Film Review. An analysis of the cinematography of Anna Karenina by Joe Wright

When summer comes outdoor cinemas open and they offer, apart the few premiers we usually have in this period, some of the best films of the season.  Anna Karenina by Joe Wright (Atonement, Pride and Prejudice, The Soloist) is definitely one of them.

The plot. Based on the novel by Lev Tolstoj set in the Russia of the 19th century. Anna Karenina escapes the cold relationship with her husband and enters a love affair full of love and passion which will change her life.

Cinematography: Seamus McGarvey
Camera: Panavision Panaflex Millenium XL2
Lenses: Panavision G Series, E-series, ATZ and AWZ2 
Aspect ratio: 2.40:1
Format: 36mm
Film Stock: Kodak Vision 5219 500T

Due to health problems, the former cinematographer of this project, Philippe Rousselot, abandoned three weeks before the shooting: he was replaced by Seamus McGarvey (The Hours, Avengers, High Fidelity) who already worked with director Joe Wright in Atonement and The Soloist. McGarvey didn't doubt a second at the moment of choosing the format: film was for him the right choice for the story and the period the story is set. And it really is: it works very well with the low light shots of the movie, making the shadows powerful and vibrant. The high speed film stock chosen delivers a beautiful grain structure while the high resolution of the Panasonic lenses is softened with a diffusion given by a stocking put in front of the lens, as we can see from the halo of the blurred lights in the scene (the good old Fogal Noblesse?), that gives a beautiful look to the image.

Wright is a director who uses lots of exquisite camera movements, and Anna Karenina is full of them: the camera dances with the characters, following them or going from a scene to another, revealing the set at a 360º angle; along with the camera the sets move as well (with some lights going on and others going off), creating different spaces and locations in the same area (Anna Karenina was almost entirely shot in a theatre).

With this theatrical mise-en-scène we can see the magnificent work McGarvey did. He not only had to light for the character but also for their movements and the ones of the sets, dealing with a camera moving around all the time.  So in order to hide lights he illuminated from above, like they do in theatres, achieving a light which go perfectly well with the characters and the way the story is told. When lights are placed on a side of the characters, the Irish cinematographer always tends to a an expressionist use of it. The only character to be lit in a more natural way is Levin, who is the only one who has a relationship with the outdoor world, the only one to exit the "theatre".  The 2.40 aspect ratio works really well with the story too, especially with the relationship between Anna Karenina and her husband with shots where the negative space and the distance between the two characters is emphasized by the chosen format.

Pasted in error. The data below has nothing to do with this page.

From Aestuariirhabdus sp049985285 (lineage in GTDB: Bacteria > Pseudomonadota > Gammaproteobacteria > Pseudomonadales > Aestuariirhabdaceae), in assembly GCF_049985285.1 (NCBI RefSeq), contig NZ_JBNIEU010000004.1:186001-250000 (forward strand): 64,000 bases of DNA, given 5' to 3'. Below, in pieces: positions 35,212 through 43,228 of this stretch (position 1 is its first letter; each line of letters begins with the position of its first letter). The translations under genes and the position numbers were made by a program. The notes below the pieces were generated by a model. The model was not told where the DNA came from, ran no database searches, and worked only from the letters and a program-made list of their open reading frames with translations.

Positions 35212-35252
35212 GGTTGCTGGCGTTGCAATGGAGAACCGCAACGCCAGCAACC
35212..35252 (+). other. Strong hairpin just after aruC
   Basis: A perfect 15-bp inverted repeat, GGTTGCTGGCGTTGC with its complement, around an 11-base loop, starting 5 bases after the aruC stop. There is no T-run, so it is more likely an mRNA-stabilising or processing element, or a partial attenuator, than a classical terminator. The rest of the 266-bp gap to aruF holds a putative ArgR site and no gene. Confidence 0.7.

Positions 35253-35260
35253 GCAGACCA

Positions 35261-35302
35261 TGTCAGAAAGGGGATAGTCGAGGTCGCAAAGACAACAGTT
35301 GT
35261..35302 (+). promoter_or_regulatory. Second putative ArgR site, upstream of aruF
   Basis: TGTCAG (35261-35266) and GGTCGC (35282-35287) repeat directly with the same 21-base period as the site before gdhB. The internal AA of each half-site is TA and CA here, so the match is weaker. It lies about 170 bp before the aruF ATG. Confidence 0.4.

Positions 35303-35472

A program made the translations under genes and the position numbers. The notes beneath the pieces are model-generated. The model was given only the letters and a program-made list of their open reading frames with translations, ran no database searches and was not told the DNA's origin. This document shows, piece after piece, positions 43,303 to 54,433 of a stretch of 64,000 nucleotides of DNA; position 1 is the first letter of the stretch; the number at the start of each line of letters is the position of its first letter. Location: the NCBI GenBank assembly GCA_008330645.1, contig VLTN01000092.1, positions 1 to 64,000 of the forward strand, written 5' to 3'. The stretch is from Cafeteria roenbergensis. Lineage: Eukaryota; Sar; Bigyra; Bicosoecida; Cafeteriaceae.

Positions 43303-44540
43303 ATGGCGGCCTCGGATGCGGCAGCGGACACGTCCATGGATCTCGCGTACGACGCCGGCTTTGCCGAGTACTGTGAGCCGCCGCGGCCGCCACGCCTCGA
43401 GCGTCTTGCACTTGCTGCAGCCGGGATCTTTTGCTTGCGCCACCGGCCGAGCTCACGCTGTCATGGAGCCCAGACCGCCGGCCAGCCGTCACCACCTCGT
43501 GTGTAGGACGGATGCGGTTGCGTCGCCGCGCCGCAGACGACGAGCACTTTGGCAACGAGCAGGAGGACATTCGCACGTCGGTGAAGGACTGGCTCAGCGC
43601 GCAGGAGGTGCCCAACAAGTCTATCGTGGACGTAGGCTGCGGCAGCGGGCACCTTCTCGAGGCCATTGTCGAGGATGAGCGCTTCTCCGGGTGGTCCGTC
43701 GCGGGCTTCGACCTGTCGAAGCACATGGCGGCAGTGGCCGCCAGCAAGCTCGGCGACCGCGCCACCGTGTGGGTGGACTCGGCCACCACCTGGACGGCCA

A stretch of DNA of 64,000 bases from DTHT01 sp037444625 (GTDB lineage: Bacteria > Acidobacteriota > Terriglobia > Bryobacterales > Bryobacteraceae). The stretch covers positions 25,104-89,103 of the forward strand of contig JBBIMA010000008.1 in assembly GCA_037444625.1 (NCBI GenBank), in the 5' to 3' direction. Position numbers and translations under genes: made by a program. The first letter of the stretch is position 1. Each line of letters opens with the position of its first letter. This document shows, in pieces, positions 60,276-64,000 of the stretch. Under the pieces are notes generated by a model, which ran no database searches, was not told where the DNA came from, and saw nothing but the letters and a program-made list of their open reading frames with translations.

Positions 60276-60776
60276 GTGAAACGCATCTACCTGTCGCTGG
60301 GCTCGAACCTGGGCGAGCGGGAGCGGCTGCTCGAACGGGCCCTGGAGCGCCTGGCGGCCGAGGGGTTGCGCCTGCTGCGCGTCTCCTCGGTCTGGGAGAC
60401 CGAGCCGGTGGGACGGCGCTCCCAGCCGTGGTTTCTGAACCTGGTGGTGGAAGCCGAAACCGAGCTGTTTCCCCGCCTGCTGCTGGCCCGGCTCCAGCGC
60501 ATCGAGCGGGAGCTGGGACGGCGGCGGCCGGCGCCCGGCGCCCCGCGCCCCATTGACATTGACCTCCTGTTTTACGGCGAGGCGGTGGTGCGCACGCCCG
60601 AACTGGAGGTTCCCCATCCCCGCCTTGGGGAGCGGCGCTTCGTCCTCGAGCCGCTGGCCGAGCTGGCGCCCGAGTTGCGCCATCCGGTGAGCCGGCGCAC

Anna Karenina is a movie not everyone might like for the theatrical way it is made or for the story, too flat and shallow compared with the book. However the Seamus McGarvey's work is quite stunning, an absolute masterpiece of cinematography which well deserved much more than the nominee at this year Oscar.
Cinematography: Anthony Dod Mentle
Camera: Arri Alexa, Phantom Gold, Canon Eos 1D MarkIV, Canon Eos C500, Indiecam IndiePov
Lenses: Zeiss Ultra Prime, Fujinon Alura, Hawk V-Lite, Canon, Indiecam lenses
Aspect ratio: 2.35:1
Format: ARRIRAW, Canon cinema Raw, H264, CinemaDNG
Film Stock: -
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August 19, 2013

Umbigo magazine fashion shooting

One more picture from the fashion shooting we made in Barcelona. Kodak Portra 400 film was used and home processed with C41.  All the credits here.

August 14, 2013

Film Review. An analysis of the cinematography of The Master by Paul Thomas Anderson.

Paul Thomas Anderson (There Will Be Blood, Magnolia, Boogie Nights...) directed The Master, the first film to be shot entirely on 65mm using Panavision's System 65 camera, in more than 16 years, which at a time where digital rules is quite challenging.

The plot. Freddy Quell (Joaquin Phoenix) returns from navy service in World War II with mental disturbs. After struggling to reinsert himself in the society, he ends up in a cult getting involved with them and starting a peculiar relationship with his leader.

Cinematography: Mihai Malaimare Jr.
Camera: Panavision 65 HR Camera, Panavision Panaflex Millenium XL2, Panavision Panaflex System 65
Lenses: Panavision Ultra Speed Z-series MKII, Hasselblad, Kowa, Zeiss Jena
Aspect ratio: 1.85:1
Format: 65mm, 35mm
Film Stock: Kodak 5203 50D, Kodak 5207 250D, Kodak 5213 200T,  Kodak 5219 500T